Launch of Black History Month in Wales

September 26, 2014 in Blog, Gus talks, Highlights, Speeches by Gus John

Credits: Black History Month - Wales

Credits: Black History Month – Wales

On September 26th, Prof Gus John delivered the following speech – entitled ‘The Past in the Present: Working Together to Make the Future We Face the Future We Want for Wales‘ – at the Riverfront Theatre and Arts Centre, Newport. It marked the launch of Black History Month in Wales.

Dear land of my fathers, whose glories were told
By bard and by minstrel who loved thee of old
Dear country whose sires, that their sons might be free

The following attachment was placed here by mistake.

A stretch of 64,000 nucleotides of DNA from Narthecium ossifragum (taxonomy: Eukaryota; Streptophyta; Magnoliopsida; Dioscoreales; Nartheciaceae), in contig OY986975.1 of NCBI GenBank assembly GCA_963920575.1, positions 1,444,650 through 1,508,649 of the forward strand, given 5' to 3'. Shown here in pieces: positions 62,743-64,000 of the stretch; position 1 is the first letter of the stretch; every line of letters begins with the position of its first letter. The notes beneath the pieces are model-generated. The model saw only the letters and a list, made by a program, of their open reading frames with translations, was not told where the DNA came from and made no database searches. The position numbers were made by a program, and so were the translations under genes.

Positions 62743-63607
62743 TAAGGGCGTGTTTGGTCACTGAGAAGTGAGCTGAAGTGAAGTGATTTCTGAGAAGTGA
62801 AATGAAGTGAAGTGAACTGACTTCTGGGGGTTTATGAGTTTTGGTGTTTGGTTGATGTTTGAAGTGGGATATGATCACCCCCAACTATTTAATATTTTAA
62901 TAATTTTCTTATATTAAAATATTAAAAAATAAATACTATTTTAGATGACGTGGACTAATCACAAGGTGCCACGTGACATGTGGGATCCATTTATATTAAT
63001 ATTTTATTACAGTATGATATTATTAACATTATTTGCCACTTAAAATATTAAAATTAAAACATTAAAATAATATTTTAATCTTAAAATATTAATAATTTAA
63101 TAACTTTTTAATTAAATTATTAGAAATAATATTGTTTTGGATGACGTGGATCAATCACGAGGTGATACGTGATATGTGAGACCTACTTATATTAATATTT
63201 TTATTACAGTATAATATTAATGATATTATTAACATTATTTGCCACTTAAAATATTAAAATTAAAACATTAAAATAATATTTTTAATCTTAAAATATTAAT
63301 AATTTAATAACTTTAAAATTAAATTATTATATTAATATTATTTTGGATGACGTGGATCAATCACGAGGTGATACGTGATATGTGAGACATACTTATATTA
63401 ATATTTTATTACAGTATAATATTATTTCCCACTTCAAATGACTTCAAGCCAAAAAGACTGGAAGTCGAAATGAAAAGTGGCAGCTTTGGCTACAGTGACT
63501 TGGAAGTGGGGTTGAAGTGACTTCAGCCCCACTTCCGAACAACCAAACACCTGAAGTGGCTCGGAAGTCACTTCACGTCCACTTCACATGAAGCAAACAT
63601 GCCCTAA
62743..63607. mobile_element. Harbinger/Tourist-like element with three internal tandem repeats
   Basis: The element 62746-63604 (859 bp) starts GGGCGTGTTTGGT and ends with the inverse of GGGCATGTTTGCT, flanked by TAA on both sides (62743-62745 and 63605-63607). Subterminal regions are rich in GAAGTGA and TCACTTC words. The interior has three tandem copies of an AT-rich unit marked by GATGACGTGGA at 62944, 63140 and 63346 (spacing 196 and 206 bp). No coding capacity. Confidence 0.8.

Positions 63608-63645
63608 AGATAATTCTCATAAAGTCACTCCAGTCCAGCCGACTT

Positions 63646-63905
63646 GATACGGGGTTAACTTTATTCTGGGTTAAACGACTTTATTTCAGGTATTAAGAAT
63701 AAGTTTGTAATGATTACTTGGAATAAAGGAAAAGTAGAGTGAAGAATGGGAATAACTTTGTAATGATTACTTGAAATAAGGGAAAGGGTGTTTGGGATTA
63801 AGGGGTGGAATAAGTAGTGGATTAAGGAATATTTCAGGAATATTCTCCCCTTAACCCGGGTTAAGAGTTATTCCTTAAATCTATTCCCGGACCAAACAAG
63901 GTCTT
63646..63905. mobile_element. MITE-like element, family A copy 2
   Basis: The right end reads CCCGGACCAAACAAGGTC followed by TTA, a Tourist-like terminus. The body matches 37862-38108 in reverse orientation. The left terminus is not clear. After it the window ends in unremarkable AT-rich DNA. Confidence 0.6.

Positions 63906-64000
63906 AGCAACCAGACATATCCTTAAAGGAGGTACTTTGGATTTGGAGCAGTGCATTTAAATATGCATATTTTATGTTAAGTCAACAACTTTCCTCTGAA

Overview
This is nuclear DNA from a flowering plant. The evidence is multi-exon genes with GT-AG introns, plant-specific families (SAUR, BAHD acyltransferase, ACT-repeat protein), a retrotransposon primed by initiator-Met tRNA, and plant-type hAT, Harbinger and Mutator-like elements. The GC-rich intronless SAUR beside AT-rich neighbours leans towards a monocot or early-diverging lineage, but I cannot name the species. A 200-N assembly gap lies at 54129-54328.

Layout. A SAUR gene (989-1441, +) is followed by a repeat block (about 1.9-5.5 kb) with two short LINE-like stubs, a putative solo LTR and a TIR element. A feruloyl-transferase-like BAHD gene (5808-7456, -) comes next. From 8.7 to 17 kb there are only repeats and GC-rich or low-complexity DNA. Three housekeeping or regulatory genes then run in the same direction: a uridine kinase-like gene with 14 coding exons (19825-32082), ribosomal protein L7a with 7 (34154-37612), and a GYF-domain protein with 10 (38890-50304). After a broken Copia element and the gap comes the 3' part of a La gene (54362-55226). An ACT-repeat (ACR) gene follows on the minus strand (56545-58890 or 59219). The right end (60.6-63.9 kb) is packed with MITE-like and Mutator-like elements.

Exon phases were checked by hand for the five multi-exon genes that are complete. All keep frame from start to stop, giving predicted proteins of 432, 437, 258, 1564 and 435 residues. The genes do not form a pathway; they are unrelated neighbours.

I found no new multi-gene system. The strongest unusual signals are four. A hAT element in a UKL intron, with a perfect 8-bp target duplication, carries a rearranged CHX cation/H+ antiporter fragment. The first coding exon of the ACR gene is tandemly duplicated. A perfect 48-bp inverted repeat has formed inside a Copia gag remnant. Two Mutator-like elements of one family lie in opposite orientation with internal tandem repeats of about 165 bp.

Have suffered and perished for thee!

Wales! Wales! Land of mist and wild
Where e’er I roam
Though far from my home
The mother is calling her child

The Lords of great Snowdon in brave days of yore
For thee fought for freedom by Mona’s green shore
Their courage undaunted inspires all our leys
Our harps e’er resound to their praise.

Wales! Wales! Land of mist and wild
Where e’er I roam
Though far from my home
The mother is calling her child

Good evening everyone.

I am delighted to have the opportunity to share a few thoughts with you as you launch Black History Month, Wales, 2014.

As the Chair’s kind introduction indicated, I am a ‘Voice of the Caribbean’ that has had cause to comment on Welsh affairs in the past, not least through the research undertaken some 7 years ago for the Higher Education Council for Wales on the performance of your 14 universities in implementing equality legislation.